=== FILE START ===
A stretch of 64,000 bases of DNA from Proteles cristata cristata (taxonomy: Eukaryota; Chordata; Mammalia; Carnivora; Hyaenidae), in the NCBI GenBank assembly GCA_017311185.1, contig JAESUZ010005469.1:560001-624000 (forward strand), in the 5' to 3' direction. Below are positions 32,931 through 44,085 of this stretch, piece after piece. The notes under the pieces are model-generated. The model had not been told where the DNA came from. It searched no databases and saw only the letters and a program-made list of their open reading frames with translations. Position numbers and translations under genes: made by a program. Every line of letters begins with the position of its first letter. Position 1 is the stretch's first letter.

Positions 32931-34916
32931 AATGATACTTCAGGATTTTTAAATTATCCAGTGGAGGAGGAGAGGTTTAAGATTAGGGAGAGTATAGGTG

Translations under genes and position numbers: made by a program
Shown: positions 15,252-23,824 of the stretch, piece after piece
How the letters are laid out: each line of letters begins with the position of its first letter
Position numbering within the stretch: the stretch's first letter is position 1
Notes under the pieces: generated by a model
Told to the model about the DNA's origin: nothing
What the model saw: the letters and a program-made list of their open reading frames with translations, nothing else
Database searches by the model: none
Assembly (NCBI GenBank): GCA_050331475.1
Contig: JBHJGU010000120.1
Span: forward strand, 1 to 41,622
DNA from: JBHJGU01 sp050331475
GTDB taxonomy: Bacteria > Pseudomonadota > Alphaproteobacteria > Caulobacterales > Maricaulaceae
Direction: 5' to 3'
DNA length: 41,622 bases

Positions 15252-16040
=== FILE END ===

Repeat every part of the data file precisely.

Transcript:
A stretch of 64,000 bases of DNA from Proteles cristata cristata (taxonomy: Eukaryota; Chordata; Mammalia; Carnivora; Hyaenidae), in the NCBI GenBank assembly GCA_017311185.1, contig JAESUZ010005469.1:560001-624000 (forward strand), in the 5' to 3' direction. Below are positions 32,931 through 44,085 of this stretch, piece after piece. The notes under the pieces are model-generated. The model had not been told where the DNA came from. It searched no databases and saw only the letters and a program-made list of their open reading frames with translations. Position numbers and translations under genes: made by a program. Every line of letters begins with the position of its first letter. Position 1 is the stretch's first letter.

Positions 32931-34916
32931 AATGATACTTCAGGATTTTTAAATTATCCAGTGGAGGAGGAGAGGTTTAAGATTAGGGAGAGTATAGGTG

Translations under genes and position numbers: made by a program
Shown: positions 15,252-23,824 of the stretch, piece after piece
How the letters are laid out: each line of letters begins with the position of its first letter
Position numbering within the stretch: the stretch's first letter is position 1
Notes under the pieces: generated by a model
Told to the model about the DNA's origin: nothing
What the model saw: the letters and a program-made list of their open reading frames with translations, nothing else
Database searches by the model: none
Assembly (NCBI GenBank): GCA_050331475.1
Contig: JBHJGU010000120.1
Span: forward strand, 1 to 41,622
DNA from: JBHJGU01 sp050331475
GTDB taxonomy: Bacteria > Pseudomonadota > Alphaproteobacteria > Caulobacterales > Maricaulaceae
Direction: 5' to 3'
DNA length: 41,622 bases

Positions 15252-16040